Multiple Intelligence What makes a person intelligent? Is an
What makes a person intelligent' Is an intelligent person good at math or language' Howard Gardener theorized that there are many different ways people can be intelligent, this became known as multiple intelligence theory. In this paper I will briefly discuss who Howard Gardener is, what are the multiple intelligences and how can we use them in our TEFL classrooms.
Howard Gardener was born in 1943 in Scranton, Pennsylvania. He went to Harvard to study history and had Eric Erickson as a tutor. ' Howard Gardner's interest in Psychology and the social sciences grew... and he graduated summa cum laude in 1965"(Smith) . In 1966 he entered Harvard's doctoral program and became part of the Project Zero ( a research team on arts education). He completed his PhD in 1971 and became a lecturer and then a professor in education at Harvard. In 1983 Frames of Mind was published and was Howard Gardeners first full-length statement of his theory of multiple intelligences. (Smith) Originally Howard Gardener theorized that there were seven intelligences and they are linguistic, logical-mathematical, spacial, musical, kinesthetic, interpersonal and intra personal. Recently he has added naturalistic, spiritual/ existential and moral intelligences. Howard Gardener said, '...we are all able to know the world through language, logical- mathematical analysis, spacial representation, musical thinking, the use of the body to solve problems or to make things, an understanding of other individuals, and an understanding of ourselves. Where individuals differ is in the strength of these intelligences...'(Gardener 12) Students that are strong in verbal-linguistic intelligence love to tell stories, read and write. They may become writers, teachers, actors, business managers and poets. Students who are strong in math-logic intelligence 'have strong problem-solving and reasoning skills and ask questions in a logical manner' (Nicholson 10). They may become scientists, bankers, lawyers, accountants or computer programmers. Students who exhibit spacial intelligence need pictures to understand ideas better, they are great with maps, charts and diagrams. Professionals who use this intelligence are graphic artists, painters, architects, cartographers and sculptors. Students who excel in remembering melodies or recognizing pitch and rhythm are musically intelligent. Singers, dancers, musicians, composers and music teachers are all people with musical intelligence. Students who display great hand eye coordination, tend to move around, gesture and touch things are strong in body- kinesthetic intelligence. Professionals that use this intelligence are inventors, dancers, mimes, actors, surgeons, athletes and musicians. Students that are skilled at organizing, communicating, mediating, negotiating and have strong leadership skills are exhibiting interpersonal intelligence. 'This intelligence is usually seen in such people as teachers, therapists, salespeople, counselors, politicians, religious leaders and business executives'( Nicholson 11). Students who are strong in intra personal intelligence enjoy working alone, have a strong sense of self and are confident. They may grow up to be brain researchers, religious leaders, psychiatrists or philosophers. Students who can 'see the natural world from the larger perspective- an understanding of how nature interacts with civilization'(Nicholson 12) are exhibiting naturalist intelligence. They may become botanists, landscapers, naturalists, farmers or biologists. So how does one use multiple intelligences when only teaching English' The idea is to incorporate these intelligences into ones lesson plan through different activities. For example if you are doing a lesson on sight words you will reach the linguistic intelligent students by writing the words on sentence strips and introducing them. To include mathematical intelligence one would categorize the words by how many letters they each had. A spacial activity would be to have students write the words and draw a box around them to see the shape of the word. Spelling the words with their bodies or writing them in the air are kinesthetic activities. For a musical activity you could say the consonants loud and the vowels in a whisper. Any type of group work is an interpersonal activity (partners testing each other) and individual work is intra personal (journal writing using sight words)(Nicholson 32). Using a centers approach to teaching is a great way to include all the different intelligences. In this approach the teacher makes up various center that all focus the same general topic or main concept but focus on different intelligences. The students rotate through these center during the day or throughout the week. In this way all the intelligences are addressed and one can work with small groups of students.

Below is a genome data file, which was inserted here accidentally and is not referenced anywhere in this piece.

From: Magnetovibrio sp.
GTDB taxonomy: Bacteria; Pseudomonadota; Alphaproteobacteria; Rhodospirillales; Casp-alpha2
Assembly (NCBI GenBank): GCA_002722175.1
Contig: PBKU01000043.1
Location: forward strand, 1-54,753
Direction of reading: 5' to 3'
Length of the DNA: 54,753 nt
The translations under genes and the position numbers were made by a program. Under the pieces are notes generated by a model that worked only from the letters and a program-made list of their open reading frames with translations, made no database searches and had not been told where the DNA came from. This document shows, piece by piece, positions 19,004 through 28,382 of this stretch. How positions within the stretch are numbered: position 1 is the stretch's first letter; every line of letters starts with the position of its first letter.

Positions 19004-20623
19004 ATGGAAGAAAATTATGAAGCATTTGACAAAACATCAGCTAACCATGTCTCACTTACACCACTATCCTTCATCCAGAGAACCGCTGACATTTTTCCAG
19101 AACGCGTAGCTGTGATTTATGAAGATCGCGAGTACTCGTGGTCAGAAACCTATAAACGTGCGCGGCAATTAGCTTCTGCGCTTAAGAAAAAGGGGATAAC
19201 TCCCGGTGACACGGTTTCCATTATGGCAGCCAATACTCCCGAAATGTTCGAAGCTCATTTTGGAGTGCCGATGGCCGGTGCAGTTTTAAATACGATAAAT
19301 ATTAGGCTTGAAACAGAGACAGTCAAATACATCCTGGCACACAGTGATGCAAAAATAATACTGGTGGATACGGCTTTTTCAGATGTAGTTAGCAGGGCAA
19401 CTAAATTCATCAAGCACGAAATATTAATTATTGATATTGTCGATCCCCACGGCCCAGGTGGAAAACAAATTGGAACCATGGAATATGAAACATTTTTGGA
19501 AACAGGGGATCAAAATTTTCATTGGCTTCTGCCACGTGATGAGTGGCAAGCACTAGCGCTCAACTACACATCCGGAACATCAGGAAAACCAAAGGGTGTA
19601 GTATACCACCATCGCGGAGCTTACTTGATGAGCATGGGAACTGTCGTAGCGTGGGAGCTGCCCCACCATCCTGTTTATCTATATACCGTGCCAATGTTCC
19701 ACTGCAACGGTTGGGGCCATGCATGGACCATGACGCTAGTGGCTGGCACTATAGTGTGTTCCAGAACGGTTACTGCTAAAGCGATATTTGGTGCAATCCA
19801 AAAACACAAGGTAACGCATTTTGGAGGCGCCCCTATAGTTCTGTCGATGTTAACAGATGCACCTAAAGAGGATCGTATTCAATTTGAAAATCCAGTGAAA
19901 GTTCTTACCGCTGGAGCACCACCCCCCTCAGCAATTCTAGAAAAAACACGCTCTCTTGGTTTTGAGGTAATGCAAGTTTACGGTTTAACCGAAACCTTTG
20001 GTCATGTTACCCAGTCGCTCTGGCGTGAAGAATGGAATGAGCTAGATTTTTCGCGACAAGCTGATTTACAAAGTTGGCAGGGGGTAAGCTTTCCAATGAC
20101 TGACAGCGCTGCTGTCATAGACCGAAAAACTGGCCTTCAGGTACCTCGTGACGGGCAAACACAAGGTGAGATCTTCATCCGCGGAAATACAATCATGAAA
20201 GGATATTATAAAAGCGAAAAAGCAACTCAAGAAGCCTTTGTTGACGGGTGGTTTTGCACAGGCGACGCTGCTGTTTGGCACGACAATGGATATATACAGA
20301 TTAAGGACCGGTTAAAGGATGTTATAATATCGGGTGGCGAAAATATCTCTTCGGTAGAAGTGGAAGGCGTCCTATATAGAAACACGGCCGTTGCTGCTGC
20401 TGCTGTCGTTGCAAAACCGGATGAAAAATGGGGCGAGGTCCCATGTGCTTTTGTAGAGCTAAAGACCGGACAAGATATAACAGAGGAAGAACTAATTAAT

By understanding and using Howard Gardner's multiple intelligence theory, we, as teachers, can better serve our students by tapping into their natural intelligences and build on their areas of weakness. What makes a person intelligent' '...each intelligence has it's own strengths and constraints'.(Smith ). A better question is what intelligences do your students have'
-Gardner, Howard. The Unschooled mind. How Children Think and How Schools Should Teach. BasicBooks, New York, 1991.
-Nicholson-Nelson, Kristen. Developing Students Multiple Intelligences. Scholastic Inc., New York, 1998.
- Smith, M. K. (2002) ´Howard Gardner and multiple intelligences´, the encyclopedia of informal education, 1. http://www.infed.org/thinkers/gardner.htm. Last updated: January 28, 2005
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